Heart transplantation remains a palliative therapy with few recipients achieving survival beyond 20 years. Early results have improved secondary to reductions in perioperative mortality and early acute rejection rates have also fallen. However, ongoing graft loss occurs at a steady state of 2-3% per year after the first year with 'chronic rejection'being the commonest cause of late graft loss. Current medication regimens are effective at preventing acute rejection but appear to be largely ineffective at preventing graft vasculopathy. Our failure to make strides in this area reflects our ignorance of the mechanisms driving this serious complication. An emerging literature suggests that donor-specific HLA antibodies (DSA) are key drivers of chronic graft loss, and nonadherence may play an important role in their development. There is also a mounting body of literature to suggest that immunity to self-antigens plays an important role in the development of graft vasculopathy, though this has not been studied in children.
We aim to address the complex interplay between alloimmunity, autoimmunity and nonadherence. We will address these themes through three interrelated studies. Project 1 is an observational cohort study to determine the long-term impact of DSA (preformed versus de novo) and antibodies to self-antigens (cardiac myosin, vimentin) on chronic graft function. We will also evaluate the impact of allo- and autoantibodies on the incidence of late (>1 year) serious adverse events including death, acute rejection, and acute graft dysfunction. Risk factors for outcomes will be defined, and the molecular pathology of late rejection episodes will be evaluated. The impact of antibodies on the development of altered microvascular pathophysiology will be assessed through evaluation of endothelial cell structure and signaling, interstitial capillary network and obliterative microvasculopathy (arteriolopathy). Innovative multiplex labeling, automated image analysis and endothelial cell culture models will be used to accomplish this endpoint. We hypothesize that de novo DSA will be the strongest predictors of adverse outcomes and development of microvasculopathy and that nonadherence will drive this complication. Project 2 will be a randomized, controlled trial of a novel mobile device application (Teen Pocket PATH) to improve adherence in children greater than 11 years of age after heart transplantation. We hypothesize that the intervention will improve adherence to medications and will reduce acute rejection events. We also hypothesize that this will lead to less de novo production of allo- and autoantibodies. Project 3 will be a phase II non-randomized, open label trial of a bortezomib-based regimen for desensitization of highly sensitized pediatric heart transplant candidates to assess the safety of the regimen in a pediatric population and to assess efficacy via evaluation of calculated PRA, antibody strength and complement fixing ability/IgG subclass and proportion of patients with negative cross-match against donor on pre- versus post-treatment sera. We hypothesize that a bortezomib-based regimen will be effective in reducing anti-HLA antibodies and reducing calculated PRA.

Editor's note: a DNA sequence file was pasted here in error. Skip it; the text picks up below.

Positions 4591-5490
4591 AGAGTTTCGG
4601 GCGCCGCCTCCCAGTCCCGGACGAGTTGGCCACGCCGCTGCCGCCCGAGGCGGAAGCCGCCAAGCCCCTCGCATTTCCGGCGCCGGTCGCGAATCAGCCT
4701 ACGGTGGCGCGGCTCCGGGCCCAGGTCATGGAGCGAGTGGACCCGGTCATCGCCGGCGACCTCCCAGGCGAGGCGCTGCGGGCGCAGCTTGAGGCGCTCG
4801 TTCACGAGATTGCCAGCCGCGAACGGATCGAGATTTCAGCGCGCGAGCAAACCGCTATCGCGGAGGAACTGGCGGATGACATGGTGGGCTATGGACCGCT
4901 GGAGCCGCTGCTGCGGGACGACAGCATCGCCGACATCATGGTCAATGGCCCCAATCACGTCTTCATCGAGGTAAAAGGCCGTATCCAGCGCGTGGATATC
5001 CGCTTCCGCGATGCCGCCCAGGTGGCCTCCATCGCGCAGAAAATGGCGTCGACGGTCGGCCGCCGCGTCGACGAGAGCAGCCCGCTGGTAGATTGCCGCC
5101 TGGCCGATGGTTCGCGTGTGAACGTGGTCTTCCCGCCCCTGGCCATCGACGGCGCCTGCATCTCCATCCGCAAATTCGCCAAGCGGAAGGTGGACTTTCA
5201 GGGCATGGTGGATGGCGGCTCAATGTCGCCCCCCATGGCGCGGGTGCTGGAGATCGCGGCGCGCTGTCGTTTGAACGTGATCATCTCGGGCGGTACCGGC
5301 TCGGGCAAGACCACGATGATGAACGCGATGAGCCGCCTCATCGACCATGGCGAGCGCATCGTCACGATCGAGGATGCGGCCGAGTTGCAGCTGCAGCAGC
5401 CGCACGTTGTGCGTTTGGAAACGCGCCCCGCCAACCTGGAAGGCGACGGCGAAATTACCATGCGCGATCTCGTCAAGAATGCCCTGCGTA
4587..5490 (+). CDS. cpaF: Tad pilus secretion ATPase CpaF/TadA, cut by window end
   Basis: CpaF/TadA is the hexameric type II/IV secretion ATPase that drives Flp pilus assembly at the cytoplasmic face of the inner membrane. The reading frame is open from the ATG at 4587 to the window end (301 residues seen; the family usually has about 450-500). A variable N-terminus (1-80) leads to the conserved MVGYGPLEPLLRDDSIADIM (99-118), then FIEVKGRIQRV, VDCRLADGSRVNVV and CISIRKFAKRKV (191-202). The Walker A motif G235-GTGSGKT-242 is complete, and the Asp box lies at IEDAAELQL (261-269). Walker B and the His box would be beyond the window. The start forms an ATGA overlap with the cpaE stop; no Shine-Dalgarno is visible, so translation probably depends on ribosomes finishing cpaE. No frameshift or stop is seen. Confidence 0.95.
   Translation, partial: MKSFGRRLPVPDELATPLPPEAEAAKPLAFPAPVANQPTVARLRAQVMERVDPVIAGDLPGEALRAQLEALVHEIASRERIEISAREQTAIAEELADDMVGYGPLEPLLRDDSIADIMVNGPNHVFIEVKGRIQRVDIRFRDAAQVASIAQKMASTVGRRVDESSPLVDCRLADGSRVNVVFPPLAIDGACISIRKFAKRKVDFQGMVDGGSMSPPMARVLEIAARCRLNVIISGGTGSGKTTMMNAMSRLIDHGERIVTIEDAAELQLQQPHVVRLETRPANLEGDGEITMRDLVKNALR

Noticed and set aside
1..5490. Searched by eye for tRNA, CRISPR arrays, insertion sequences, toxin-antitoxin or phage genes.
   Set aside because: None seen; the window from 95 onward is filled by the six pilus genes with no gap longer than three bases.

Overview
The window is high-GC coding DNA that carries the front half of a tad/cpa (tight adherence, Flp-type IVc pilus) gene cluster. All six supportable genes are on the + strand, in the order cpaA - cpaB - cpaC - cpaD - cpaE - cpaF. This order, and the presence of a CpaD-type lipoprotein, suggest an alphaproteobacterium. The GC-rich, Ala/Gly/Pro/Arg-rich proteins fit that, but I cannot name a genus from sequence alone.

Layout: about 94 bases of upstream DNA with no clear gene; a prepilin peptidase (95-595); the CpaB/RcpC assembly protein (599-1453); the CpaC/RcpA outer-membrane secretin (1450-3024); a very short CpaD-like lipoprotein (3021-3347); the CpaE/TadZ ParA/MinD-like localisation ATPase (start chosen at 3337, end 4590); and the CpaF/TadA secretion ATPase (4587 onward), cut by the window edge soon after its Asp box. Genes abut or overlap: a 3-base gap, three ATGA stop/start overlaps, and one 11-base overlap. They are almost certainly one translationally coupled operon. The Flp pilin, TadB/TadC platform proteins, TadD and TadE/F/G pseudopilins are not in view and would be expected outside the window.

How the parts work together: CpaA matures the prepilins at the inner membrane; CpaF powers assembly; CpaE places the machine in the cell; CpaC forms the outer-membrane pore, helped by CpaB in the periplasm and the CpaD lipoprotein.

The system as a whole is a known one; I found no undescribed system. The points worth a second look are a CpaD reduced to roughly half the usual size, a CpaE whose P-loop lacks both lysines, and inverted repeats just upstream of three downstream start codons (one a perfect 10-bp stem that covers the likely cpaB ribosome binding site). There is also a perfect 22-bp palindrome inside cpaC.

Heart transplantation is the treatment of choice for children with end-stage heart failure;however, this treatment remains palliative and few children will survive beyond 20 years after transplantation. We believe that the development of antibodies to the new heart and failure to adhere to the complex medical regimens post-transplant are key drivers of graft loss. Studies are developed to understand these complications and reduce their impact, thus hopefully improving long-term outcomes for this challenging population.